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N. Idaho inventor gets national nod

Bird awarded medal for technology, innovation

President Barack Obama presents the National Medal of Technology and Innovation to Forrest Bird on Oct. 8, 2009, in the East Room of the White House.  (Associated Press / The Spokesman-Review)
President Barack Obama presents the National Medal of Technology and Innovation to Forrest Bird on Oct. 8, 2009, in the East Room of the White House. (Associated Press / The Spokesman-Review)
Jacob Barker Correspondent

WASHINGTON, D.C. – Few people can say they’ve received a personal honor from the president of the United States. Fewer can say they’ve received two honors from two presidents in one year.

Sandpoint-area inventor and businessman Forrest Bird can.

Bird and about a dozen other scientists and inventors were honored for contributions to science and technology Wednesday by President Barack Obama in a White House ceremony. Bird received the National Medal of Technology and Innovation less than a year after President George W. Bush awarded him the Presidential Citizens Medal in December.

“I thought, boy that’d be the end of the line there,” he said of the previous award. “I couldn’t envision anything higher.”

Bird’s technology medal puts him in the ranks of Polaroid inventor Edwin Land, GPS developer Roger Easton and the father of the computer mouse, Douglas Engelbart. Like others who received the award since its creation in 1985, Bird’s is not a household name, but his most famous invention, the medical respirator, is familiar to almost everyone.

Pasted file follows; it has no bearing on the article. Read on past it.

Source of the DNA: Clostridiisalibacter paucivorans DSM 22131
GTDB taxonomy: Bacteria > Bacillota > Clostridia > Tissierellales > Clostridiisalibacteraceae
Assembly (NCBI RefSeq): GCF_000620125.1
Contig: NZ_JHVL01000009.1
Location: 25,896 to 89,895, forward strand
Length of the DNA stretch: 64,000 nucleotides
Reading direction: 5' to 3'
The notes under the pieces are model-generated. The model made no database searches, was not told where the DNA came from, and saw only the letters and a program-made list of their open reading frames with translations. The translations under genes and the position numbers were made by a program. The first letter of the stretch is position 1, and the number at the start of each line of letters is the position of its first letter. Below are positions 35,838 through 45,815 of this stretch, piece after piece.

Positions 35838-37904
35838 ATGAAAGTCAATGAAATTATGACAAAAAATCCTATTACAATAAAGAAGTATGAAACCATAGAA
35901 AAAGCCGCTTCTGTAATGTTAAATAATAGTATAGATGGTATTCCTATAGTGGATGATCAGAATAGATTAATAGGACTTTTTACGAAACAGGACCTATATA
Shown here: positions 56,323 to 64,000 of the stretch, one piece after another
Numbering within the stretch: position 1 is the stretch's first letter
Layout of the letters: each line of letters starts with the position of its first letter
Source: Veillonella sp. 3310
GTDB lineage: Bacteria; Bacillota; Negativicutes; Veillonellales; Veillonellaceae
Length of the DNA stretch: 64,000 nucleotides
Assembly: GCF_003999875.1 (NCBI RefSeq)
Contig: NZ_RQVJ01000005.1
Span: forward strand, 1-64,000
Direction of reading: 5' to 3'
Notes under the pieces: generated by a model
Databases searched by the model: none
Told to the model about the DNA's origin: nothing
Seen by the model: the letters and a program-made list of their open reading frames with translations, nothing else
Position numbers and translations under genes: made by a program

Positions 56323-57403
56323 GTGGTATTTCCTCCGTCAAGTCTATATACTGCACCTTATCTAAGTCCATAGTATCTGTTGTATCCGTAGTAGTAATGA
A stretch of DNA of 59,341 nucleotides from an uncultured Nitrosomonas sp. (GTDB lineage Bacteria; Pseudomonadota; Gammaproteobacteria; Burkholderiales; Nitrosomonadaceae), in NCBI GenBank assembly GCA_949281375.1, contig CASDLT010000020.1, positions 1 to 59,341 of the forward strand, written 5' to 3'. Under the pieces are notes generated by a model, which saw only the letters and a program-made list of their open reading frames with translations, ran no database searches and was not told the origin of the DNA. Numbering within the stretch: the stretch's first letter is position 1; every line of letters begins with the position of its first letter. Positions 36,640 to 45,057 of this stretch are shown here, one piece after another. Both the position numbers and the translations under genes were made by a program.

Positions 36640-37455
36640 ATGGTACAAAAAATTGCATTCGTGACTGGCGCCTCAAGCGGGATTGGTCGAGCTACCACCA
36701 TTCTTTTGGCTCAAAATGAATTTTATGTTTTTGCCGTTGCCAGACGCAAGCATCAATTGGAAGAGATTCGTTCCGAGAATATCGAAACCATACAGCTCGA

Bird began his work on breathing devices in the Air Force during World War II as part of a team that developed the high-altitude breathing regulator. After the war, he went to medical school and eventually used his expertise to develop the world’s first reliable low-cost medical respirator. Since then, he’s continued to develop respiratory devices through his company, Percussionaire Corp.

“Every other year or so I get a substantial patent,” Bird said. “I just stay in my field and keep advancing it. I’ve spent my whole life in this field.”

Bird, 88, hasn’t slowed down. He still works 10- to 16-hour days, said his wife, Pamela. The couple are leaving from Washington to go to Boston, the Mayo Clinic and New York for a series of lectures. That’s Bird’s big project right now – teaching doctors and hospitals how to use the latest in pulmonary equipment, which he said is “light years ahead” of what some doctors are used to.

As honored and surprised as Bird was to get the medal, he was also happy to hear the president’s commitment to education and innovation, which Obama emphasized at the event.

“By investing in education, funding basic and applied research, and spurring private innovation, we will devote 3 percent of our gross domestic product to research and development,” Obama said. “That’s more than at any point in recent history.”

Even with all the honors, Bird insists science is really a team effort.

“You just figure that you do things because you do, and really you never expect an honor like this,” he said. “At least I never did.”

Jacob Barker is a student with the University of Missouri’s Washington Reporting Program working for The Spokesman-Review. He can be reached at (202) 662-7303.
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